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Sketching – The power of Tibetan paintings

is the major in creating the . Sketching involved several steps, the first of which was to lay down the main lines of orientation. Most important was the central vertical axis, for this would be the exact center of the around which the would plan the rest of the . The vertical axis usually marked the center of the , and it was in relation to this line that .
The Sacred Composition of Colors in Tibetan  Art

The Sacred Composition of Colors in Tibetan  Art

The painter’s palette consisted mainly of paints derived from the mineral . also made some of their paints by mixing the pigments with organic dyes and lakes such as indigo and lac dye. Important of this type included the blending of each of these two dyes with white. But since the dyes and lakes were mainly used during the and outlining stages that followed the initial application of .

Final Touch and Finishing Details In a Traditional Thangka Paintings

Facial Features The last main step involving the application of colours was the rendering of the faces of the . This was in effect the final stage of outlining, and sometimes a painter would step in at this point and complete the of his student. Of all the finishing details, the facial features demanded the most attention, and among these it was the eyes that received the greatest care. The painting .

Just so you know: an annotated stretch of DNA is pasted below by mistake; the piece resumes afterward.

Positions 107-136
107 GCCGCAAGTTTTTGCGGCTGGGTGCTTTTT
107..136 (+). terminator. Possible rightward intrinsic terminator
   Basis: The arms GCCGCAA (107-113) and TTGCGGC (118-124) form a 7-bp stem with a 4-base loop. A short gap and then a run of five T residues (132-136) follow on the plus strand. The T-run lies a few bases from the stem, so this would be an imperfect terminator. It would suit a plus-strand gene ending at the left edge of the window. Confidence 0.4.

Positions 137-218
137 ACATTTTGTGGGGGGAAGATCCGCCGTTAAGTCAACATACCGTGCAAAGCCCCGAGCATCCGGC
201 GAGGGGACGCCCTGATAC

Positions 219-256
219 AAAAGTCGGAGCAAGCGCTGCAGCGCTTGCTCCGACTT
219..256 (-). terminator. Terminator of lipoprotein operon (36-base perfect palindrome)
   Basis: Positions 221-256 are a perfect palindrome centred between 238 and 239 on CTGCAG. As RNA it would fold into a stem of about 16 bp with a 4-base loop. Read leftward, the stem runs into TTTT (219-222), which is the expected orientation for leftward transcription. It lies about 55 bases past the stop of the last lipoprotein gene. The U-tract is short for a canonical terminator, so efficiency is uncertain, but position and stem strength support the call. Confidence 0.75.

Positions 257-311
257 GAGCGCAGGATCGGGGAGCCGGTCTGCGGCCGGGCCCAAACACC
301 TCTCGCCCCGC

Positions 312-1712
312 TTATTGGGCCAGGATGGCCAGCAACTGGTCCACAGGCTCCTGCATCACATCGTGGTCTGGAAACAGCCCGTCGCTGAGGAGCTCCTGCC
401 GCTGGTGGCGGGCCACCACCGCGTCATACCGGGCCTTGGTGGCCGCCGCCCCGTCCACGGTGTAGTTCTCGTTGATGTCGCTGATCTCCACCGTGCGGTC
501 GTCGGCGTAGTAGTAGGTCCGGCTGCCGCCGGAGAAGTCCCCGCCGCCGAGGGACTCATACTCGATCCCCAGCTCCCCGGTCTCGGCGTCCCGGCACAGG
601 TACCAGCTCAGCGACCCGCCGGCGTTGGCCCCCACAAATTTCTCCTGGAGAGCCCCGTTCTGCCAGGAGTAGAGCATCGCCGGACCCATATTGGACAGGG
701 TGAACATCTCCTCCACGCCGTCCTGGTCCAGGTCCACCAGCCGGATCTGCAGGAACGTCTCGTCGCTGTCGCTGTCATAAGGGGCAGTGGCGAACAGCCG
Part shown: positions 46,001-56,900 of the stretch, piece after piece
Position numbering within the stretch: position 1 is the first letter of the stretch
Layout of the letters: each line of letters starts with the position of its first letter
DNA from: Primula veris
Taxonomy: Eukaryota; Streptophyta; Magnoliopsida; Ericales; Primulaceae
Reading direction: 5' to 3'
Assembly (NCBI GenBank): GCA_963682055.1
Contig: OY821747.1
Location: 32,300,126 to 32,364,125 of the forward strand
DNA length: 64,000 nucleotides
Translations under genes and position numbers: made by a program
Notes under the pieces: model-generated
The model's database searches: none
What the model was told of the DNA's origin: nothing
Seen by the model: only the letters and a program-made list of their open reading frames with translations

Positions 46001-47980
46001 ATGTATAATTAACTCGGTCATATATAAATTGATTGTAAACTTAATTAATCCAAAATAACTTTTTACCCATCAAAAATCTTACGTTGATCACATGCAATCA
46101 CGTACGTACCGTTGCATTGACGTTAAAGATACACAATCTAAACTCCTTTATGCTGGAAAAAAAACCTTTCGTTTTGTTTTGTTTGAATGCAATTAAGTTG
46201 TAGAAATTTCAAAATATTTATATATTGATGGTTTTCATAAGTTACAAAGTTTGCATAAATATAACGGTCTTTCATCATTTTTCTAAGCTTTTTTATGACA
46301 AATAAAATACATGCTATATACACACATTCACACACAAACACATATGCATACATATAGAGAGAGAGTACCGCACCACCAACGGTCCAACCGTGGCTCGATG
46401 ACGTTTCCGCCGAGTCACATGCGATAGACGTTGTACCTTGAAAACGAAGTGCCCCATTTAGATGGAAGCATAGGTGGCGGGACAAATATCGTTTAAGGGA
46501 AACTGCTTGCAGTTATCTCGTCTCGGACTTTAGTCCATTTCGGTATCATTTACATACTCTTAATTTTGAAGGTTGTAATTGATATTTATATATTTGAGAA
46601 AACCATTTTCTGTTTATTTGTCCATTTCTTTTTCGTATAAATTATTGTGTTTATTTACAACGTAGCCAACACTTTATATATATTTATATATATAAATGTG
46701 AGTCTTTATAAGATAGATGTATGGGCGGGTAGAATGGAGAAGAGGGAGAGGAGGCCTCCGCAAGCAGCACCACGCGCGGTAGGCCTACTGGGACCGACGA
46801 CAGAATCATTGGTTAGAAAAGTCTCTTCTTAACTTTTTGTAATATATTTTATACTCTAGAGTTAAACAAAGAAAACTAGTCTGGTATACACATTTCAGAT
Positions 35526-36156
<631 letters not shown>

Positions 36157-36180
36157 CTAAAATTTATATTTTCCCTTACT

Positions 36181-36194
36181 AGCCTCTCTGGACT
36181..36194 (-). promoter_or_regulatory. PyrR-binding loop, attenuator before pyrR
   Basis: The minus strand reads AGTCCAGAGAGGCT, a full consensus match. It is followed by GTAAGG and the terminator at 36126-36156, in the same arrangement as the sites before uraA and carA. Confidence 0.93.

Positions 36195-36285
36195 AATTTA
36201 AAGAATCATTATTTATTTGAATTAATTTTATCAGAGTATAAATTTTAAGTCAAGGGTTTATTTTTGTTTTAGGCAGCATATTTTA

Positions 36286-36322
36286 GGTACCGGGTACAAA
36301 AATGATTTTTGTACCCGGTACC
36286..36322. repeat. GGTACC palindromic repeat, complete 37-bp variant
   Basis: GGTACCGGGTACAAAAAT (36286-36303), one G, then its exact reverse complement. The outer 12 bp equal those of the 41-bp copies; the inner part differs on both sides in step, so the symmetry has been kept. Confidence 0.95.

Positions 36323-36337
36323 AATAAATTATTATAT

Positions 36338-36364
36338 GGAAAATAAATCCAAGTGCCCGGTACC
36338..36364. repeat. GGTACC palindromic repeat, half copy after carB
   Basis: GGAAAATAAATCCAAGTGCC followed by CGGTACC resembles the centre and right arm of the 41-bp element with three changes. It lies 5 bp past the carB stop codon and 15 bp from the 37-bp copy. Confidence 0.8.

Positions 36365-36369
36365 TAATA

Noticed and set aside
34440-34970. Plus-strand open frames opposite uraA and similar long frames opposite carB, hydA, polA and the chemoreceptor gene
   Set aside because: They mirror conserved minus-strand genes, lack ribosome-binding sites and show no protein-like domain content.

The Art Of Mastering and outlining of Tibetan Thangkas

Almost every object depicted in a required outlining or linear detail. Outlining proper (bead) served to set off most objects from their surroundings, and it was used to demarcate the main subdivisions within them. also used line to develop the form or texture inside a given area, for instance within a swirling mass of flames or within the hair of a deity. Furthermore, fine linear drawings were the main way .

Top 10 Composition of Pigments in the Tibetan paintings

The application of colour to the involved two main steps first, filling in the areas of different base colours, and second, the subsequent and outlining of those areas. To these steps there corresponded the two essentially different types of paint in the palette Mineral (rdo tshon and sa tshon) and The organic dyes or lakes (tshos) The mineral pigments had to be mixed with a before being applied .

The Magic of Composition in Tibetan paintings

By the the painter sat down to begin the sketch he already had in the main contents and of the . Usually, the patron had indicated to the painter precisely which deities he wanted to be depicted. Sometimes the patron also furnished a diagram that showe the names and relative positions of each figure in the , such diagrams often having been composed by the of the patron. When the .

The Preparation of the Thangka Painting Surface

Steps for Preparing a Thanka The of pursued their in an orderly and systematic I way. When creating they proceeded through six clearly defined steps: The first step was the preparation of the . Second, came the establishment of a on that surface by means of a sketch or transfer. The third step involved laying down the initial coats of paint, and that was followed .